Taiwan Folk Religion: Guanjiang Shou (God’s Bodyguards)


Guanjiang Shou troupes are one of Taiwan’s most popular zhentou*(1) that may be seen all over Taiwan at traditional folk religion (Daoist) gatherings. With their fiercely painted faces, protruding fangs and powerful, choreographed performances, they are easily recognized but commonly mistaken for Bajiajiang who, although both Jiajiang troupes, are of different origins. They may be described as underworld police or gods’ bodyguards.


Taitian Temple of Nankunshen, Kun Chiang Village, Beimen, Township, Tainan County, Taiwan


Guangjiang Shou are underworld military leaders with the added responsibilities of protecting the gods in their charge, expelling demons and chasing away plagues. They commonly protect gods in charge of punishing criminals, such as: Kitsbargha, the City God, Emperor Dong Yue, Qingshan Wang, etc.

Guanjiang Shou conventionally have large protruding eyebrows, long sideburns, and fiercely painted faces. Protruding canines have become their hallmark, and are worn to reveal their aggressive nature. Their clothing is based on the uniforms of ancient generals; Erlang helmets*(2), shoulder armor, protective clothing and protective skirt, all decorated with imperial decorations. Straw sandals are an important part of their attire as they have the ability to repel evil. They carry instruments used for punishing criminals.

Zhentou Formation
Troupes vary from three to nine members, with five being the most common. General Sun is the green faced Guangjiang Shou who carries a trident and is the zhentou leader. Standing to his left and right are two red faced General Zeng’s (or one red one blue); one grasping a fire stick and the other a tiger placard in his hands. A different version is Demon King in the center flanked by General’s Zeng carrying  a fire stick and stocks and chains, and Sun holding a tiger placard and manacles. A five member zhentou often adds Guide Boy, Crane Boy carrying a gourd or Tiger General. Over five often add Bajiajiang roles, commonly: Chayi and Lords Seven and Eight, among others.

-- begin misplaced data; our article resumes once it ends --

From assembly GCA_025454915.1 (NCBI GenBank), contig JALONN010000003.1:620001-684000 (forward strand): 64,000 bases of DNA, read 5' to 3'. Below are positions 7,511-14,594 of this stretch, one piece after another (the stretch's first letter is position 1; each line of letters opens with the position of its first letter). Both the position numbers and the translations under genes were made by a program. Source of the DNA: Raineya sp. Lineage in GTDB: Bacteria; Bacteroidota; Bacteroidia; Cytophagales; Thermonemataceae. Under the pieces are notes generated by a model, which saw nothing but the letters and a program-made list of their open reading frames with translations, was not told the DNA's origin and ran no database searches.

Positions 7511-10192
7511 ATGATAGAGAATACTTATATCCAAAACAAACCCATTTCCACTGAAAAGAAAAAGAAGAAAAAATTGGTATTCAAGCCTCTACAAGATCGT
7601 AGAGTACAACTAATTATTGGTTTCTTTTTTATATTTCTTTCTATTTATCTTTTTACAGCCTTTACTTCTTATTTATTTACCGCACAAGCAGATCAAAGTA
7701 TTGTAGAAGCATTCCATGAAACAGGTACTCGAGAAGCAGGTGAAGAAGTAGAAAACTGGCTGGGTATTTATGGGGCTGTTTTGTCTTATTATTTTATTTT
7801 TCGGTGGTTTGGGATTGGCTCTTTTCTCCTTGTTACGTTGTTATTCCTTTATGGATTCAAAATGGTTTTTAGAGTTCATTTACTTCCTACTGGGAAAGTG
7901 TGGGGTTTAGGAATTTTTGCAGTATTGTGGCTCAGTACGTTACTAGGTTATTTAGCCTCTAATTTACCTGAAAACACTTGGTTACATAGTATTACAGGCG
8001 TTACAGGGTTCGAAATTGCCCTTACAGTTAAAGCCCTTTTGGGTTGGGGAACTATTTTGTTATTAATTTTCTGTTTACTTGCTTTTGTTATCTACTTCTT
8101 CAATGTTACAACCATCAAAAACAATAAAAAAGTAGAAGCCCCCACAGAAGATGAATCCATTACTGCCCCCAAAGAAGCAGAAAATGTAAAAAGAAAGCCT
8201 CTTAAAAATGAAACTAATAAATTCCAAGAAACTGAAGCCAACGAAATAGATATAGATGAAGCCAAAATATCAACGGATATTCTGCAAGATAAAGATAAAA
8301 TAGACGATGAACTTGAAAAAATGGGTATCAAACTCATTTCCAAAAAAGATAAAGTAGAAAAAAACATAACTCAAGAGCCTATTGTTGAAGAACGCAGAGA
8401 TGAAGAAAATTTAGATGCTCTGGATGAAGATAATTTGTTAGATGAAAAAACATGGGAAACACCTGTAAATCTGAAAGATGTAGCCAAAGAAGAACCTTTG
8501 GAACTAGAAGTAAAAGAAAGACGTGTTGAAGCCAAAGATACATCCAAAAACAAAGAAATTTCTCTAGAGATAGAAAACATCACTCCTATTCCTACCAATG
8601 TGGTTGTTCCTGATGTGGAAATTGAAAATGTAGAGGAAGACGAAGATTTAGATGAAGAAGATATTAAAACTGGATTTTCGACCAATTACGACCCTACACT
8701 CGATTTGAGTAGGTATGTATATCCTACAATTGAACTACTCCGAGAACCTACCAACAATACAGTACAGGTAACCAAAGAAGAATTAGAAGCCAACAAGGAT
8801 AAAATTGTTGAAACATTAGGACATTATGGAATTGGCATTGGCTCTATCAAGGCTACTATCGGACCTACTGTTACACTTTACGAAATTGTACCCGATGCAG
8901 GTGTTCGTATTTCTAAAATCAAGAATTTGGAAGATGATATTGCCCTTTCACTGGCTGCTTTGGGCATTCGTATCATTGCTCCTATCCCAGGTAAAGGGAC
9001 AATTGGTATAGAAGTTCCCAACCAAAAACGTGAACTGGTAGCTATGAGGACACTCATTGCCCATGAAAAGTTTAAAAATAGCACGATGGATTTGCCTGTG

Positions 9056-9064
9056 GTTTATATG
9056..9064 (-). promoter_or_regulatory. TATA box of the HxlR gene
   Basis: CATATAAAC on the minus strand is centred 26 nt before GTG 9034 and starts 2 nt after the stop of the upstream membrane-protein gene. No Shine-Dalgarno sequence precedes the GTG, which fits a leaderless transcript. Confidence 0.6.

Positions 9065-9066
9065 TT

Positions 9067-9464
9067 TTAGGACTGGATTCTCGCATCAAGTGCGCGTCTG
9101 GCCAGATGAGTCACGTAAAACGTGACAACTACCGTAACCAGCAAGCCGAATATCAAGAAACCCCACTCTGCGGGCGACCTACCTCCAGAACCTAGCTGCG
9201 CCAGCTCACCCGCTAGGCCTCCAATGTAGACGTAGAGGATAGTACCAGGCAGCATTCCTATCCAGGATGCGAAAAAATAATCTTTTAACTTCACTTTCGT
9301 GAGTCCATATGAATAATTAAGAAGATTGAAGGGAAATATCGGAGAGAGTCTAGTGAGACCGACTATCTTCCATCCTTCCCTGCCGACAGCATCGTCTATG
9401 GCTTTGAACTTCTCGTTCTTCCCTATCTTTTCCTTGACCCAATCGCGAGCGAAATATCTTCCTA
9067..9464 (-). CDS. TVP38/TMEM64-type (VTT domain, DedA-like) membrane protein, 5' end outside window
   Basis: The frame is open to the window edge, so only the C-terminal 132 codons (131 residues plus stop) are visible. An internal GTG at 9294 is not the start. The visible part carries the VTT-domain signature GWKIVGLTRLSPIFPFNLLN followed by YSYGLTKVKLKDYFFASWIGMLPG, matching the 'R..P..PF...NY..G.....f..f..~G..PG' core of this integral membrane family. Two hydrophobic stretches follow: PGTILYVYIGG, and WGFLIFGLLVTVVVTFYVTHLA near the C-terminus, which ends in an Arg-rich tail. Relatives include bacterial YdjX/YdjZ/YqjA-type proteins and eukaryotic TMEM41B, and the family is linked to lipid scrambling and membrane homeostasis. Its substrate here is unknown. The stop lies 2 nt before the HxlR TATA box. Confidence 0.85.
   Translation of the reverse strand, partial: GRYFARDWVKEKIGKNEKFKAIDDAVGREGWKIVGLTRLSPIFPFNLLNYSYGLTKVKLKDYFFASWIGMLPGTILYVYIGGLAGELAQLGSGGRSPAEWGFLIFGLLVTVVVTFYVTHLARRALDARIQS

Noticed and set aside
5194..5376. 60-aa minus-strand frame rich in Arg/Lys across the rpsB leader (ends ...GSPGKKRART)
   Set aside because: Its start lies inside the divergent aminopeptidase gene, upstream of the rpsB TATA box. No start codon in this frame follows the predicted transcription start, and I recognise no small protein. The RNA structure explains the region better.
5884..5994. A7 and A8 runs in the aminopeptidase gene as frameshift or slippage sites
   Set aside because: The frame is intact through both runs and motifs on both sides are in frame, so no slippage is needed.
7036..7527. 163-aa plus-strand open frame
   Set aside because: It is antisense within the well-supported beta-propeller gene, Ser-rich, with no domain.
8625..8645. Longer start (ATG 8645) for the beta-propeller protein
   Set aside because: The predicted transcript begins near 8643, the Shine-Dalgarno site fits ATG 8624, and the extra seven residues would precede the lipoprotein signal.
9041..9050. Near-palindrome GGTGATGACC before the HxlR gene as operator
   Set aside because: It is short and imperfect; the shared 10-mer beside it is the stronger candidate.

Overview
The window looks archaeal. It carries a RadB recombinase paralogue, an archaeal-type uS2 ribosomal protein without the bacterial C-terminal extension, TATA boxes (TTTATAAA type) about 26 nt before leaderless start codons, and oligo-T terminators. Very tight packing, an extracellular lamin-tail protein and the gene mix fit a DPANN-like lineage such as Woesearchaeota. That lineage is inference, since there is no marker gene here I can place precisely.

Guanjiang Shou are from Northern Taiwan and of relatively recent origin. They can be traced to Xinzhuang City’s Dizhang Wang Temple and its principal deity Dizhang Wang’s (Kṣitigarbha Bodhisattva) early inspection tour customs. Worshippers walked in front of Dizhang Wang’s palanquin for religious kudos on his yearly inspection tour, in a custom called kailu*(4). In those days the procession of worshippers were called Bajiangjue (a god’s personal bodyguards) or Xiangjue (religious pilgrims).

However, these early practitioners were a bit of a rabble, they had no fixed appearance, formations or procedures.

The xiangjue took definite form after Chiang Kai-shek’s nationalist government relocated to Taiwan in 1945. Major-General Zhou Han-Yi befriended Mr. Huang Qiu-Shui, proprietor of a cosmetic shop on Xinzhuang’s old street. The general discovered the Bajiangjue and taught Mr. Huang of China’s belief and rites of generals Sun and Zeng.

Legend has it that Generals Zeng and Sun were originally trouble-making demons that were subdued by Dizang Wang, thus becoming his personal guards. The generals have the ability to discern mortals’ virtue and vice. If red faced General Zeng (increase) finds a virtuous person he will increase his lifespan whereas green faced General Sun (decrease) decreases the lifespan of wicked people.

In 1949 Mr. Huang led the Dizhang pilgrims as the first ever Guanjiang Shou leader. In this early incarnation, Generals Zeng and Sun walked in front of Dizang Wang’s palanquin and led the pilgrims during the inspection tour. In 1950, General Zeng became two generals to make the performance more pleasing. In 1996, Guide Boy and Tiger General were added to the troupe.

folk religion in Taiwan

Dizang Wang temple’s Guangjiang Shou troupe was the first troupe. Different temples developed different roles, but most had Generals Zeng and Sun. Xinzhuang’s Guanjiang Shou first spread northwards, then southwards, until they became common zhentou at temple festivals and processions all around the island. Such rapid and expansive proliferation may be due to the poor image Bajiajiang had, and to some extent still carry today. News reports blackened the name of Bajiajiang, linking troupes to gangs and crime, some undoubtedly true, but many sensationalist.


In the past, as with all of Taiwan’s zhentou, agricultural society provided a fertile field for folk performance development. Hard working farmers would meet in temples and form troupes to show respect to the gods, for entertainment and for martial training. With Taiwan’s fast-paced industrialization and modern pressures, many contemporary troupes are professional and the ritual aspect of Guanjiang Shou is often neglected. Historically, troupes had to adhere to many rites and taboos. These days, some troupes faithfully follow tradition but many do not.